UniPID/FinCEAL+ panel at CILAC 2018 on cooperation between academia and local actors in projects promoting sustainable cities and communities

In late October 2018, UniPID/FinCEAL+ LAC joined forces with experts from Aalto LAB Mexico/Aalto University, Helsinki Collegium for Advanced Studies/University of Helsinki, Perpendicular (Guatemala) and Design Your Action (Mexico) in a dialogue session at Open Science Forum for Latin America and the Caribbean (CILAC 2018), organized by UNESCO. This new regional Forum was organized now for the second time, this year in Panama City, with the aim of providing a multi-stakeholder platform for different actors in the region to jointly discuss and explore the contributions of Science, Technology and Innovation to the Agenda 2030. CILAC 2018 focused on discussing how to generate sustainable territories. The core themes this year were sustainable cities, bioeconomy and resilient territories.

The FinCEAL+ session was organized on the first day of the conference under the theme of sustainable cities. The panel discussion focused on the importance of promoting cooperation between academia and local actors in the implementation of projects that help urban and rural communities to solve some of their most urgent problems, either within the community itself, or by forming strategic alliances with other actors. Two different case examples of such projects were presented by the panelists. The first one was the case of the project "Fragile cities in the global South: Societal security, environmental vulnerability and representative justice” (FCITIES) in the framework of which a new collaboration has been established between the University of Helsinki and Perpendicular, a Guatemalan social innovation lab. FCITIES was presented by Dr. Florencia Quesada from the Helsinki Collegium together with the founders of Perpendicular, Onice Arango and Andrea Valladares. The second case presented in the panel was that of Aalto LAB Mexico, a collaboration between Aalto University, Technological Institute of Monterrey, National Autonomous University of Mexico and Mexican NGO Design Your Action (DYA). Dr. Claudia Garduño, the founder DYA and post-doctoral researcher at Aalto University, was responsible for showcasing the collaboration.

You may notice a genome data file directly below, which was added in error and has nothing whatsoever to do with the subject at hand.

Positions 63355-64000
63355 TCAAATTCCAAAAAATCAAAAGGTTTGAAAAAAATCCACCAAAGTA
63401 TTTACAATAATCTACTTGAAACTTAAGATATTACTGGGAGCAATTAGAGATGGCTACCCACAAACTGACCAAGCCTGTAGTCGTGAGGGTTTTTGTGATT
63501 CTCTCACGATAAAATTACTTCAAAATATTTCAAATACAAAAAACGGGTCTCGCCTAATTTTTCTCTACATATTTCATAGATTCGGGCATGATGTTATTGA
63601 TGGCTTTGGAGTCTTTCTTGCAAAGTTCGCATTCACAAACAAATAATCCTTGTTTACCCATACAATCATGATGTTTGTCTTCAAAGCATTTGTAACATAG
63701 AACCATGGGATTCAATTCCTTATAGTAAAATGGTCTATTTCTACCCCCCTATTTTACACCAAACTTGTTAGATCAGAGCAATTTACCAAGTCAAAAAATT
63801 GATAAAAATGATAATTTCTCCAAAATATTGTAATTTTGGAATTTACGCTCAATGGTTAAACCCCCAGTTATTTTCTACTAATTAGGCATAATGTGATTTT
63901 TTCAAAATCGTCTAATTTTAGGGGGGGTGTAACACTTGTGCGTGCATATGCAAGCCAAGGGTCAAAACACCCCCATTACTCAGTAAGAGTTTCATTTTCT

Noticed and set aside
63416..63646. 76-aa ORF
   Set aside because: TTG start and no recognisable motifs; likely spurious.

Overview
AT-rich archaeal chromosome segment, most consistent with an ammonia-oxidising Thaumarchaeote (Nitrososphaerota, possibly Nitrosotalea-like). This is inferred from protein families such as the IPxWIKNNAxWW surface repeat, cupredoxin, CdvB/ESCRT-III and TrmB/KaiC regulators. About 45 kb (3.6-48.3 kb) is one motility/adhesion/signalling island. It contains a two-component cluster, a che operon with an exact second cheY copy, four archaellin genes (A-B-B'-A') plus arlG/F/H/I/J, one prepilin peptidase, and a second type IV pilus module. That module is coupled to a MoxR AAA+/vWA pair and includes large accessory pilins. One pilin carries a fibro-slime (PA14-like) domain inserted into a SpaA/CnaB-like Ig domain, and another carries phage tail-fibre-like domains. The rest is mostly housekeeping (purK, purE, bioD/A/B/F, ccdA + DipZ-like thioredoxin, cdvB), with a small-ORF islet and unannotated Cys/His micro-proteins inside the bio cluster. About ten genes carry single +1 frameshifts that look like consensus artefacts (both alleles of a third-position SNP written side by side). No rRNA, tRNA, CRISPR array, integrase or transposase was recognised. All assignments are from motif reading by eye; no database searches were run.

The two cases of cooperation were compared, and it became clear that although one has taken place in an urban and the other in a rural setting, they share a context of inequality, marginalization, poverty and vulnerability. Clearly, promoting actions of transition towards sustainability are of critical importance in both settings. Projects such as FCITIES and Aalto LAB Mexico combine the efforts, experiences and interdisciplinary knowledge of the academia with those of the local actors, allowing for an important synergy to address the problems of violence, poverty and marginalization that many communities are facing. It was concluded that developing this type of cooperation requires a lot of time and effort from the stakeholders involved. However, the collaborations, when successfully implemented, yield many positive results that benefit not only the local communities, but all the other actors involved as well.

The panelists highlighted the importance of the academia getting involved in this type of cooperation with local actors, which involves co-production of knowledge and uniting theory with action. Thus, it allows the academics to become active agents in the promotion of development and more sustainable cities and communities and not only in the production of knowledge through the publication of scientific articles. Moreover, academic knowledge production is enriched by the reflection processes of the community and local actors, and the community benefits from getting new perspectives on the issues they wish to change - often difficult to identify because of "being too close to the problem" . It was concluded that on one hand, the collaboration between academia and local actors allows for reaching adequate and in-depth diagnoses of local problems; but on the other hand, their impact is limited, and dependent on the availability of financial and institutional support . Therefore, the panelists proposed extending the collaboration by integrating the public and private sectors in order to unite the efforts of academia and local actors to municipal and state efforts. This would allow the projects to contribute towards achieving the long-term vision of the territory, while increasing their impact and making the projects themselves more sustainable over time.


Picture credit: Florencia Quesada and Kajsa Ekroos

Text: Kajsa Ekroos with input from Florencia Quesada, Claudia Garduño, Onice Arango and Andrea Valladares